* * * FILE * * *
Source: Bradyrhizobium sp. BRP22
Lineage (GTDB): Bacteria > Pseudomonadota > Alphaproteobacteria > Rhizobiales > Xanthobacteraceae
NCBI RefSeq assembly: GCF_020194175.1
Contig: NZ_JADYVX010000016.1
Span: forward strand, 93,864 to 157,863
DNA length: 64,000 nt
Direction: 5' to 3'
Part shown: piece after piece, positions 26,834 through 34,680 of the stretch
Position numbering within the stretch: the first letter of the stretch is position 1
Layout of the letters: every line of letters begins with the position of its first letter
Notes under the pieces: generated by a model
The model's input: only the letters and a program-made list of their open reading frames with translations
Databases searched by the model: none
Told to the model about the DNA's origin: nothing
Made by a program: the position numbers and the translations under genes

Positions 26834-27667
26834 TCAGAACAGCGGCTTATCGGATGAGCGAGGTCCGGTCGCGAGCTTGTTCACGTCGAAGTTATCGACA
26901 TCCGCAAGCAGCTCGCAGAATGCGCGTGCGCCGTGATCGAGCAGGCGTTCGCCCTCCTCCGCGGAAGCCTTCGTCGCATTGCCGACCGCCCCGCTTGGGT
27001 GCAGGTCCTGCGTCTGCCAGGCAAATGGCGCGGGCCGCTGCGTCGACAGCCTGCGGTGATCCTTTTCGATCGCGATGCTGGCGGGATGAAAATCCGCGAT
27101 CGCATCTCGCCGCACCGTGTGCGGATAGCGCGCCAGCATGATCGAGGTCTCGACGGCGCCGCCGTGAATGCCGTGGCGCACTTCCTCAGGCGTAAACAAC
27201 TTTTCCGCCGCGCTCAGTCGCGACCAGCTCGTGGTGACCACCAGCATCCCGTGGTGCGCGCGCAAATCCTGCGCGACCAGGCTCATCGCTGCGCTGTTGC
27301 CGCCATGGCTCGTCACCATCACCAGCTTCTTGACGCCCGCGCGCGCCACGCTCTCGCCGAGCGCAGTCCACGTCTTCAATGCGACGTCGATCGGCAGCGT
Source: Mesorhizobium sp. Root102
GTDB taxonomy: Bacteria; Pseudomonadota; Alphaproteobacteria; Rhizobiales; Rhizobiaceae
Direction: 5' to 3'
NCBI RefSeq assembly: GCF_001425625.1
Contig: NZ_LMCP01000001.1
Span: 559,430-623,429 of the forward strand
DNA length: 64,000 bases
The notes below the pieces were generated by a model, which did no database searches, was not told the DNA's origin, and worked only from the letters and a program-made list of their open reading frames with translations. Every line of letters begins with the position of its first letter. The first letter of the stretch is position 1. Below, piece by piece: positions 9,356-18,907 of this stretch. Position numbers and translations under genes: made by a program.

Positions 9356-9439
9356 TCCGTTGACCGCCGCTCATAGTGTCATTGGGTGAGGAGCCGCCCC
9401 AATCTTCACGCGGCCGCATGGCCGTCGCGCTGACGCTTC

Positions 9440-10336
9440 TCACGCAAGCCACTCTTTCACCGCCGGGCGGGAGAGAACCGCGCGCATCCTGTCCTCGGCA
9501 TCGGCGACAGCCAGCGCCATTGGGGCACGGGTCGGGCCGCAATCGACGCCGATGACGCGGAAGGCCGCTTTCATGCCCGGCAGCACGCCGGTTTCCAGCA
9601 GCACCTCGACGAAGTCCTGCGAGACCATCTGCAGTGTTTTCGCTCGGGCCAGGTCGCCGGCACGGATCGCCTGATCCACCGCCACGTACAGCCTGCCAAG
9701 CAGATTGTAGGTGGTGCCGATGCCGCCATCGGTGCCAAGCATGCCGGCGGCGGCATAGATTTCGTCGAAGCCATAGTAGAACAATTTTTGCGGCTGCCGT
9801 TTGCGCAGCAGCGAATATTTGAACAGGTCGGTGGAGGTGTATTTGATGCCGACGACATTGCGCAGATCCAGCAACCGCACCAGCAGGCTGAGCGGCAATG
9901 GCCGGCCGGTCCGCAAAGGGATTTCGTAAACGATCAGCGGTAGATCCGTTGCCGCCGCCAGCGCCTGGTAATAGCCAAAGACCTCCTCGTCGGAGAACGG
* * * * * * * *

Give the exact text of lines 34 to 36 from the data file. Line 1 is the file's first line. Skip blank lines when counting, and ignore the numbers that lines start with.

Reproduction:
Positions 9440-10336
9440 TCACGCAAGCCACTCTTTCACCGCCGGGCGGGAGAGAACCGCGCGCATCCTGTCCTCGGCA
9501 TCGGCGACAGCCAGCGCCATTGGGGCACGGGTCGGGCCGCAATCGACGCCGATGACGCGGAAGGCCGCTTTCATGCCCGGCAGCACGCCGGTTTCCAGCA